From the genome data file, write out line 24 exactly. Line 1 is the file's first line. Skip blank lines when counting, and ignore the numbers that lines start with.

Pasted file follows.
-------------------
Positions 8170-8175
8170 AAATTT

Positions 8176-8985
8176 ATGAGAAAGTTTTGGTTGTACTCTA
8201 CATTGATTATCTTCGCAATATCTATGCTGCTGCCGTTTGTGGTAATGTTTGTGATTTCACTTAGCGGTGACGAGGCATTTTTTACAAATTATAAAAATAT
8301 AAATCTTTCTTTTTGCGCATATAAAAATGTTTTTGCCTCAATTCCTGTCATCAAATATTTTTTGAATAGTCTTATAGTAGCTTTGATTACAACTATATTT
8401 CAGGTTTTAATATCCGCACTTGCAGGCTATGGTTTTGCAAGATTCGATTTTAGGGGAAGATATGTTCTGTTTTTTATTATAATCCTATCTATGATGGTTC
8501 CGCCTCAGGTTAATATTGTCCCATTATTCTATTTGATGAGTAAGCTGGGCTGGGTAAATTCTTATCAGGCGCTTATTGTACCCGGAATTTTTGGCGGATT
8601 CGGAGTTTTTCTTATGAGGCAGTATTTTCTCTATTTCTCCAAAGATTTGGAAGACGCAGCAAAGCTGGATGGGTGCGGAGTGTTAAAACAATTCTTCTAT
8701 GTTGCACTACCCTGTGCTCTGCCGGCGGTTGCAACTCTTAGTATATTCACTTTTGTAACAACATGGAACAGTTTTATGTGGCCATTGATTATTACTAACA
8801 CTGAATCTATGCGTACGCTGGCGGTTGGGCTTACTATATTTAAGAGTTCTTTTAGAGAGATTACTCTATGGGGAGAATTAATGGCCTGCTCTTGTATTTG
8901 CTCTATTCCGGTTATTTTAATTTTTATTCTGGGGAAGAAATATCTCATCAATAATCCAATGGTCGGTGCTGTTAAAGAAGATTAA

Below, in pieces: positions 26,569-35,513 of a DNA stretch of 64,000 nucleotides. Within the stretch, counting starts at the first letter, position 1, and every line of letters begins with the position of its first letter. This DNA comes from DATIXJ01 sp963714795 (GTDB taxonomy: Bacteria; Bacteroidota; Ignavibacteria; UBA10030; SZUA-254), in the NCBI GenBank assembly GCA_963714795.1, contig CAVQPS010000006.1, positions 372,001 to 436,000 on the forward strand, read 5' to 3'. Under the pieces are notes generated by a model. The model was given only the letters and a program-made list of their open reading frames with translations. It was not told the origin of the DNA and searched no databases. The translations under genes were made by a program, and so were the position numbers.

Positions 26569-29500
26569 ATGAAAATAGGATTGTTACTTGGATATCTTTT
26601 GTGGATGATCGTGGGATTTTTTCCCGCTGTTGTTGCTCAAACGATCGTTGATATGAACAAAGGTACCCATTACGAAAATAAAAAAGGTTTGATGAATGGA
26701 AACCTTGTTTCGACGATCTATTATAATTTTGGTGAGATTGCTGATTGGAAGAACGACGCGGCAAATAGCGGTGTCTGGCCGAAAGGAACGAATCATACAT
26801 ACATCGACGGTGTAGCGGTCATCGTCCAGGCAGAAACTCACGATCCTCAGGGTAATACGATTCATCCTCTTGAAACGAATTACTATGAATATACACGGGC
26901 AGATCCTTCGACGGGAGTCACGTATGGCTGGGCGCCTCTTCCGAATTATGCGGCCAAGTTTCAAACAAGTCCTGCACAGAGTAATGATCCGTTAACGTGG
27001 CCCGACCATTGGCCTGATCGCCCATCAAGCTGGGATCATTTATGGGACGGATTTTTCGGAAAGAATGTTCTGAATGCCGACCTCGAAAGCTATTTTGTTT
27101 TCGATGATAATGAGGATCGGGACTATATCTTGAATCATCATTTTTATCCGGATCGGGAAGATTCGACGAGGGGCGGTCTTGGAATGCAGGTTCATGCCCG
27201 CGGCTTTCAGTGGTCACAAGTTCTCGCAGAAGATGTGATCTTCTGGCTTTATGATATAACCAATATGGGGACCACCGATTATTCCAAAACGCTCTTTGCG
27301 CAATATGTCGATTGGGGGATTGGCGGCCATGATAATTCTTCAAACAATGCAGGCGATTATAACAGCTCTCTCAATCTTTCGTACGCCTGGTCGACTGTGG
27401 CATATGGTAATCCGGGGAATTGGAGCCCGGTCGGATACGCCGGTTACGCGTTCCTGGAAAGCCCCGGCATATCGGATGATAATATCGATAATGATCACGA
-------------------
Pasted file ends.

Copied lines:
27401 CATATGGTAATCCGGGGAATTGGAGCCCGGTCGGATACGCCGGTTACGCGTTCCTGGAAAGCCCCGGCATATCGGATGATAATATCGATAATGATCACGA